04.11.2012

Real-Time Data Management

04.11.2012
Terry Flanagan

Traditional Big Data technologies too storage-centric, experts say.

New technologies are likely to yield benefit in harnessing Big Data in capital markets.

Such systems leverage massively parallel processing architectures, in-memory processing and appliance technologies for predictive analytics on structured information, Hadoop appliances for unstructured information and purpose-built appliances for simulations.

“Traditional Big Data solutions are storage-centric processing models with relatively long computational or response cycles,” Richard Tibbetts, chief technology officer at software provider StreamBase Systems, told Markets Media.

“These big data storage and analysis technologies have a place in capital markets, but we are seeing slow adoption because trading firms need so much more,” Tibbetts said.

Many trading firms are already sophisticated in their use of market data, which will be difficult for Hadoop et al to match. At the same time, tick databases don’t extend naturally to unstructured data or massively parallel map reduce jobs.

“Until some storage and historical analytics technology bridges the gap the leading firms will use a combination of tick stores and Hadoop for historical data storage and analysis,” said Tibbetts.

In order to make the shift to real time analytics, organizations will need a combination of real-time data management technology and the right analytics. Getting the right analytics requires the ability to derive the best parameters for those real time decisions from a combination of historical data, statistical analysis, and domain expertise.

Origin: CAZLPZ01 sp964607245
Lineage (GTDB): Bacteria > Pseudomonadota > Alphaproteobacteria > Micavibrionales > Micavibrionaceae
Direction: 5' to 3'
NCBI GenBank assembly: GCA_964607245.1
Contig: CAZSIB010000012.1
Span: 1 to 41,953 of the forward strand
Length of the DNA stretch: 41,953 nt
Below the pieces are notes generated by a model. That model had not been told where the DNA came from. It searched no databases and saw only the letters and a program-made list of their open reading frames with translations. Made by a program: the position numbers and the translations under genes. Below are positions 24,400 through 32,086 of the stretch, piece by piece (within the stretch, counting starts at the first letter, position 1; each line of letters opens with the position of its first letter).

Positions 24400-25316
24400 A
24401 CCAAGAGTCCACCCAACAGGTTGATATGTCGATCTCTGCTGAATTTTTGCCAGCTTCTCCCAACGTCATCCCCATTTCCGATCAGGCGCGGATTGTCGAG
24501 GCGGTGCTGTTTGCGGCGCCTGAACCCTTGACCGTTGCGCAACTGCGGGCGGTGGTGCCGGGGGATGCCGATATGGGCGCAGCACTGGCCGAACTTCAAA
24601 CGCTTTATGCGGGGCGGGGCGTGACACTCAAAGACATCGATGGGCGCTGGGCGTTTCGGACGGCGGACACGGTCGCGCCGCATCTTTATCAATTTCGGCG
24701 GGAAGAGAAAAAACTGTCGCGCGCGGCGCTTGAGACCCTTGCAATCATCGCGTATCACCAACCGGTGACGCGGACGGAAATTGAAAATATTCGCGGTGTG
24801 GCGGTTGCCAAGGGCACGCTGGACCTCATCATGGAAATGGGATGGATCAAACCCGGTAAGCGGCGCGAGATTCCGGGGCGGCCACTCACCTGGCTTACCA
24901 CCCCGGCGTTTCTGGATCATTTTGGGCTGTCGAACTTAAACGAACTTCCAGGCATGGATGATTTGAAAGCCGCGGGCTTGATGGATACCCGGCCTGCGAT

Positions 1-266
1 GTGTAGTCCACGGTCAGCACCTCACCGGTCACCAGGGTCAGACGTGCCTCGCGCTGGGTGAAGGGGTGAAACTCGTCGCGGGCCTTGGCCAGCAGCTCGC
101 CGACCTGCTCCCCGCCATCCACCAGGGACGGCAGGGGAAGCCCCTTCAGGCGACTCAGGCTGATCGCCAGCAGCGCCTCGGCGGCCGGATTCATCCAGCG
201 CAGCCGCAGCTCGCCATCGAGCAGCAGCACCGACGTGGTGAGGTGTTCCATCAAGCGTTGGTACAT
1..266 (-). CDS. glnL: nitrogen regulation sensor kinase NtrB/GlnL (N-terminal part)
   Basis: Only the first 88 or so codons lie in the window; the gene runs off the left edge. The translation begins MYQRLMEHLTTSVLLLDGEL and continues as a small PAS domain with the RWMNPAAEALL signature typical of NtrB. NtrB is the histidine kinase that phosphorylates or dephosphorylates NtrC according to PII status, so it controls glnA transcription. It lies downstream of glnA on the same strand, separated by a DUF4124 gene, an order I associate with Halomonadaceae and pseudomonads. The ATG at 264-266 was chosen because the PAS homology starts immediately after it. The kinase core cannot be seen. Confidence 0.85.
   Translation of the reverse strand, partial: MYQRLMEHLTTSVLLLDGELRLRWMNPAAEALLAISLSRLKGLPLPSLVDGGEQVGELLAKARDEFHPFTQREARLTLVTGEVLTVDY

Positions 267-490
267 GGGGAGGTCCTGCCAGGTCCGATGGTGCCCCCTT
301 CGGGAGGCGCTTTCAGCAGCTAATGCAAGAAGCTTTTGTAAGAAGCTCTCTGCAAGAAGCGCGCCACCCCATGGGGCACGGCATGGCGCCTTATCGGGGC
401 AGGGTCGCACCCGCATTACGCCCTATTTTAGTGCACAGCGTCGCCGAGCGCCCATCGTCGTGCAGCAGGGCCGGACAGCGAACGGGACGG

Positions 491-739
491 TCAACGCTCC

“Look for firms to adopt a variety of approaches to getting analytics off the desktop and into real-time data flows,” said Tibbetts. “The best solutions will empower quantitative analysts and domain experts to participate in operationalizing their ideas, reducing time to market and assuring the best analytics are driving real time decisions.”

The goal of the analysis of large amounts of data in capital markets is to drive real-time decisions about working orders in the market, whereas in other industries it’s more likely to be monthly or weekly decisions about website provisioning, design and management, certainly not real-time decisions that are measured in milliseconds.
Front desk trading activities have long been measured by milliseconds, but middle and back offices still struggle to maintain a real-time view of positions, markets and operations.

StreamBase, a provider of complex-event processing (CEP) technology, has launched StreamBase LiveView, which enables firms to address the challenges of managing high-speed order flow and reacting in real-time.

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